In this high-definition image, Venus makes its transit of the sun on June 5, 2012 (NASA)

In this high-definition image, Venus makes its transit of the sun on June 5, 2012 (NASA)

Don’t miss it! Today, June 5, 2012 Venus will cross in front of the sun, giving Earthling viewers the show of a cosmic lifetime. Venus will appear to the viewer (prior to sunset most of the United States) as a black dot crossing before the bright burning sun.

Nowadays we gaze at the World Wide Web as our source for our scientific and other understanding. National Aeronautic and Space Administration (NASA) is hosting Live Coverage of the Transit of Venus, starting 5:45pm EDT, June 5, 2012. Conveniently online, you will see the best views, without the hinderance of your local weather or pollution. Tip: Go to and get set up for the simulcast.

For today perhaps the most important take away is to NOT let this pass you by – no pun intended. MSNBC has published a handy “Venus transit: A last-minute guide“. If you will view this outdoors, remember to protect your eyes.

There’s great coverage of the Venus transit online.

The Venus transit viewable from earth are a rare phenomenon. Today’s will be the last of our lifetimes. The Venus transit occurs in a repeating pattern of 243 years. The pattern includes a pair of transits about eight years apart, followed by a long gap of another 121 or 105 years. The last one Venus transit was in 2004, and the pair before that in 1874 and 1882. The next pair of transits will be in 2117 and 2125.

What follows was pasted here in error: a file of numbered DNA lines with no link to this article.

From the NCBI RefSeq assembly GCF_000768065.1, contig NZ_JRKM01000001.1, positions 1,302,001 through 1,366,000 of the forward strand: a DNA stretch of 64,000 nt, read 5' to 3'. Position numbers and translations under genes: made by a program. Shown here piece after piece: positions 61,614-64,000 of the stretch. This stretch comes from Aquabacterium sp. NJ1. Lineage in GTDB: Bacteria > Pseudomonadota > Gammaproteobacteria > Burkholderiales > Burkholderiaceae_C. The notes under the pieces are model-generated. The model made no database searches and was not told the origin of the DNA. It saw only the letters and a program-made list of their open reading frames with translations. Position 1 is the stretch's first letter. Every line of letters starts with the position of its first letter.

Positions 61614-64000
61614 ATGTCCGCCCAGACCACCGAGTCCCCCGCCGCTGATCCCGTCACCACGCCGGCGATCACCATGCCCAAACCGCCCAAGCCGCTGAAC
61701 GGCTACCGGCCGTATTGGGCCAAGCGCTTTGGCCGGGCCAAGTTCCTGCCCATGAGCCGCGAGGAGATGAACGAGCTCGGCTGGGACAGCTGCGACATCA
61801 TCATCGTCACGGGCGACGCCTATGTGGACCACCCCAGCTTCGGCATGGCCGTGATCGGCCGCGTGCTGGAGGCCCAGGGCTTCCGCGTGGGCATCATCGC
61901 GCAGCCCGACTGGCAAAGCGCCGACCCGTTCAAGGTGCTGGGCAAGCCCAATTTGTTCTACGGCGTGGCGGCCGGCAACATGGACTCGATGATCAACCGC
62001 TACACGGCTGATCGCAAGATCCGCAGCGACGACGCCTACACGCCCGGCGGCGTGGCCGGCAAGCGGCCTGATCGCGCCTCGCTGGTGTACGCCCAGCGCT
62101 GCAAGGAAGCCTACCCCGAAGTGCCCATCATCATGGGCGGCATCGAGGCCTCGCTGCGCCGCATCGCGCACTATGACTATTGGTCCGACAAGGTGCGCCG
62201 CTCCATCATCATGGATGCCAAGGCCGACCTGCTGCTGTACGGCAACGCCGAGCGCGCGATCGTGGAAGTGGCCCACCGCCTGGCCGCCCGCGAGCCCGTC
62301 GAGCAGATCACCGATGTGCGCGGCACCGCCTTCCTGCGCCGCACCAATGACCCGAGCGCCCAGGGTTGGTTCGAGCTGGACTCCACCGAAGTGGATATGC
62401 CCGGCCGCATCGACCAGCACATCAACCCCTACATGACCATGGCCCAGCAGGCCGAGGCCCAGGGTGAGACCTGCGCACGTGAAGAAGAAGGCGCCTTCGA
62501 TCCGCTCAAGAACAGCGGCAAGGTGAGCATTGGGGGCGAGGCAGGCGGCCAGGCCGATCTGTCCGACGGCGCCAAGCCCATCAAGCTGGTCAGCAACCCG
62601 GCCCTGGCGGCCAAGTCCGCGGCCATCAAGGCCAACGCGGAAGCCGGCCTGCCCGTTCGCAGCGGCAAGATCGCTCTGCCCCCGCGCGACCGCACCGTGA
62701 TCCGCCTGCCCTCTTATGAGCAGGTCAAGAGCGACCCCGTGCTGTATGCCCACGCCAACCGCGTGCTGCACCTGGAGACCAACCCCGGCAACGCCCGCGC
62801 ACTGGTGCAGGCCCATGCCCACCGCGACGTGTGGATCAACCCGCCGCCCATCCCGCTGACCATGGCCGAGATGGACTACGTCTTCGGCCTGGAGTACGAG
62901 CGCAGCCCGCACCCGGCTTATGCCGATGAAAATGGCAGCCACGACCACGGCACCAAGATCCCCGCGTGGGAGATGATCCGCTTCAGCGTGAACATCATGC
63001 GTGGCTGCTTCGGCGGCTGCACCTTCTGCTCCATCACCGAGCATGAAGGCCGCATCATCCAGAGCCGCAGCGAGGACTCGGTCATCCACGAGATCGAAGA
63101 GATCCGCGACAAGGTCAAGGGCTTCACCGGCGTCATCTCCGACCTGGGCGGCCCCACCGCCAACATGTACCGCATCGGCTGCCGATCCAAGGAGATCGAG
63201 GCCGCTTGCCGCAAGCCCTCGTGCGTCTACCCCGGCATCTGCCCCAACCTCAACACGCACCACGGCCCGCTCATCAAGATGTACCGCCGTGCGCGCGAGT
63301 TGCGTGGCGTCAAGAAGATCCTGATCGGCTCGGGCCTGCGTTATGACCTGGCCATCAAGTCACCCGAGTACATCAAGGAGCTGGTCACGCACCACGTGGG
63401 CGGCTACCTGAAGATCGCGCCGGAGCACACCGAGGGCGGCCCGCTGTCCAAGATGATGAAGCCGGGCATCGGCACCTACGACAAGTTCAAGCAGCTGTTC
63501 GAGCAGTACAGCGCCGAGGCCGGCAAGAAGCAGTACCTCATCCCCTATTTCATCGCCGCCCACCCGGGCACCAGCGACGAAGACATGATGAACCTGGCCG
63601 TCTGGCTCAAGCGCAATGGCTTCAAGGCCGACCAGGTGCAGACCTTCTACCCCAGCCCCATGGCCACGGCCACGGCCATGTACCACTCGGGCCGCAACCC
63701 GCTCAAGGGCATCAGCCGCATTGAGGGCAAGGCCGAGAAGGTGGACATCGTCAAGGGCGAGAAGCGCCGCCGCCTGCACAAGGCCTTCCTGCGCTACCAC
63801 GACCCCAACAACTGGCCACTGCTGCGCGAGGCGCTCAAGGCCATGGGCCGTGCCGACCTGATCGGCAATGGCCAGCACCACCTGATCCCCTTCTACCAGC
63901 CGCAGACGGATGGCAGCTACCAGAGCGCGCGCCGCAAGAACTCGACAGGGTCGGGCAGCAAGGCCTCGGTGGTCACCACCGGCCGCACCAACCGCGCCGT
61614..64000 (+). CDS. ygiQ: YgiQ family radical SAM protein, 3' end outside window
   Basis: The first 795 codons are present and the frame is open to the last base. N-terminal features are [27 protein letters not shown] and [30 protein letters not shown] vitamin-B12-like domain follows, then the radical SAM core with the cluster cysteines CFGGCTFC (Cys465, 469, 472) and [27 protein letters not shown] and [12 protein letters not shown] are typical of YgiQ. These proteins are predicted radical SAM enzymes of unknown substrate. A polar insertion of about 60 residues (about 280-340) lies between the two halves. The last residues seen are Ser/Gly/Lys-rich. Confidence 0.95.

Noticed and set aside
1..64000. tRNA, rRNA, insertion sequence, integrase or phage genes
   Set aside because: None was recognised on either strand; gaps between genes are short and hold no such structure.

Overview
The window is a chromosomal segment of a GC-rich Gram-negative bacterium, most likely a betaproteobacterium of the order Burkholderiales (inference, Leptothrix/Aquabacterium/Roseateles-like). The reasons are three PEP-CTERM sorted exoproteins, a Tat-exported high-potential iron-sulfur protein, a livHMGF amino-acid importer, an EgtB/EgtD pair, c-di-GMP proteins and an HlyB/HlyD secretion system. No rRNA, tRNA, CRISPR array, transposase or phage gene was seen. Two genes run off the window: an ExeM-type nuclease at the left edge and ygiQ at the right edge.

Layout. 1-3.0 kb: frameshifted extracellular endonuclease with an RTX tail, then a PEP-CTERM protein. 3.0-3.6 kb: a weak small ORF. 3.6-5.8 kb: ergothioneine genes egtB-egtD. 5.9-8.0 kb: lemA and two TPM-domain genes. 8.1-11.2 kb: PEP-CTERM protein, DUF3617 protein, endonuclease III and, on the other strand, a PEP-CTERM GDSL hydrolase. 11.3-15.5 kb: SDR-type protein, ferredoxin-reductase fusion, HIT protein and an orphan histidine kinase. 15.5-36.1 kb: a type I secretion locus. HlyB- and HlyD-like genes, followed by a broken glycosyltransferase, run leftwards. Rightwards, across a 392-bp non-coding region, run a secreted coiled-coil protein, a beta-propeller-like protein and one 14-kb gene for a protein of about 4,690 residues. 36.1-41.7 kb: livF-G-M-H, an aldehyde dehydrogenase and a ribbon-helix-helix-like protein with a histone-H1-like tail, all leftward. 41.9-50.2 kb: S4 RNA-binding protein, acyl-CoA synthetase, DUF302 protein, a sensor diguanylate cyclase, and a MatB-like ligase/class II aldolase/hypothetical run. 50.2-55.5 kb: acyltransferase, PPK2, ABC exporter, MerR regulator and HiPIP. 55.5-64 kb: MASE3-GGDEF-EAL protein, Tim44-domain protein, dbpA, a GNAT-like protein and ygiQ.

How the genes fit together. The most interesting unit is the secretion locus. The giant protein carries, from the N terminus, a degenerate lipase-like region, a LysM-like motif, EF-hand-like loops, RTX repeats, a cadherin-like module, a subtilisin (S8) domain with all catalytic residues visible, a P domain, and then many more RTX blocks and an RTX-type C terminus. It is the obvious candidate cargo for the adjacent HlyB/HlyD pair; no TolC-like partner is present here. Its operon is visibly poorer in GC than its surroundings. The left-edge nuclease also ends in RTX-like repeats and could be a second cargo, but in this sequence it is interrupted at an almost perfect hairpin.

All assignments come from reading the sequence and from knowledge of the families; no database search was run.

The Venus transit from Hong Kong in 2004. (Reuters)

The Venus transit from Hong Kong in 2004. (Reuters)

There is some evidence that the ancient Babylonians saw and recorded on a tablet something about Venus and the Sun in the 16th Century B.C., though the record is not definite. Johannes Kepler, with the aid of Tycho Brahe, predicted Venus would pass in front of the Sun on December 6, 1631, though the transit was not visible from Europe.

The first recorded sighting of this transit was by a British cleric, Jeremiah Horrocks, and his friend William Crabtree, on December 4, 1639. Horrocks had mathematically predicted it.

In 1716, British astronomer Edmond Halley had called upon scientists to unite in a project spanning the entire globe. He predicted that on June 6, 1761, Venus would transit in front of the sun for about six hours. Hailey was correct but he did not live to see it.

The significance of the Venus transit was literally astronomical. In the 18th Century it was a major event to coordinate – to get observers to travel to far away places, and to collect data. Astronomers travelled thousands of miles and risked their lives to witness the Venus transit. Scientists collaborated with the data they collected, which was used to estimate the size of the solar system and the distance of the earth from the sun.

In 1769 many international expeditions planned observations. The most famous expedition was led by Capt. James Cook, who set up an observation post in Tahiti with his ship, the Endeavour. They later discovered New Zealand and explored Australia. Cook and his crew completed their trip around the Earth and returned to England with fame as a mariner and explorer.

The next transit, on December 6, 1882, made the front page headlines in newspapers worldwide. Using the data collected, the distance from the earth to the sun was estimated in 1885 to be 149.25 million Kilometers, or approximately 93 million miles. The earth’s orbit around the sun is elliptical, not perfectly round, and the distance from earth to sun varies through time. Today we calculate the distance more accurately using satellites and telemetry, though the 19th Century estimate was only 3.5 million Kilometers shorter than the actual distance.

Take time out for this last-in-a-lifetime opportunity to view the Venus transit.

About The Author

Sandra Giger is a Blast correspondent

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